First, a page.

A hydrocele happens when there is a collection of fluid in one or both testicles. It is not usually painful but can be uncomfortable as it makes the scrotum bigger. The cause of a hydrocele is usually unknown, but it can be a result of an injury or infection or rarely because of testicular cancer.
Sometimes the fluid can be removed with a needle and syringe, but surgery is the best way to make sure the hydrocele does not come back.
Hydrocele surgery is usually done under general anaesthesia as a day-case. During the procedure the surgeon will make a small incision in the patients scrotum, the fluid is then drained from around the testicle, and the resulting space is sewn together using dissolvable stiches. The procedure usually lasts fifteen to twenty minutes.
Patients may experience some bruising and swelling of the scrotal area after the procedure, and feel aches and twinges for a few weeks or months. Wearing close-fitting underwear day and night for a week or two weeks will help support the scrotum, ease discomfort and prevent swelling.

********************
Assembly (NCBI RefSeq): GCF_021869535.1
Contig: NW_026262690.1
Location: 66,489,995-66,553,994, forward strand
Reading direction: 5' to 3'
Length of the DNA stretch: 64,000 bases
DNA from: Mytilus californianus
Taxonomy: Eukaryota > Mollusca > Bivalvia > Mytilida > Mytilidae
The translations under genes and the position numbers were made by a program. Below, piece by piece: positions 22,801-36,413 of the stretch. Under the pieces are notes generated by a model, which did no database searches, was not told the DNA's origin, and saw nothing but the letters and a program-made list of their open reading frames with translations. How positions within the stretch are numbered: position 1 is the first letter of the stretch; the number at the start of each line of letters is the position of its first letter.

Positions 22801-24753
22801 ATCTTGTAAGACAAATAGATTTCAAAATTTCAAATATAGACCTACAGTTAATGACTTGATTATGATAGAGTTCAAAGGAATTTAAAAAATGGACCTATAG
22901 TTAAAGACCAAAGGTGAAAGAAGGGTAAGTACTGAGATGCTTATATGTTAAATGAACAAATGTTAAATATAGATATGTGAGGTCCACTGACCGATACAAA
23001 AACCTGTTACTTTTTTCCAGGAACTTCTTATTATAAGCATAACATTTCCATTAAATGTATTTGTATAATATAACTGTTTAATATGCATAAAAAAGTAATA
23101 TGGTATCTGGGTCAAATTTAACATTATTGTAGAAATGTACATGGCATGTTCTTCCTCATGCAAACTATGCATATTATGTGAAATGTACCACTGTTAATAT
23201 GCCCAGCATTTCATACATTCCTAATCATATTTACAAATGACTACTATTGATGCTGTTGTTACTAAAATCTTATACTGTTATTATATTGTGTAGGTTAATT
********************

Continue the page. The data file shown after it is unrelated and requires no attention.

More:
Surgery to treat a hydrocele is commonly performed and generally considered to be a safe operation. For most people, the benefits are greater than the disadvantage however all surgery does carry an element of risk. Specific complications of this operation are uncommon, but as with any surgery to the scrotum, the patient may have some temporary difficulty passing urine. A catheter may be needed for the first day or so, to drain urine from the bladder into a bag or bottle. There is a rare chance that the operation causes the spermatic cord to be squeezed too tightly, partially cutting off the blood supply. This could eventually lead to the testicle shrinking.
The consultant will discuss with the patient in detail the risks of this surgery.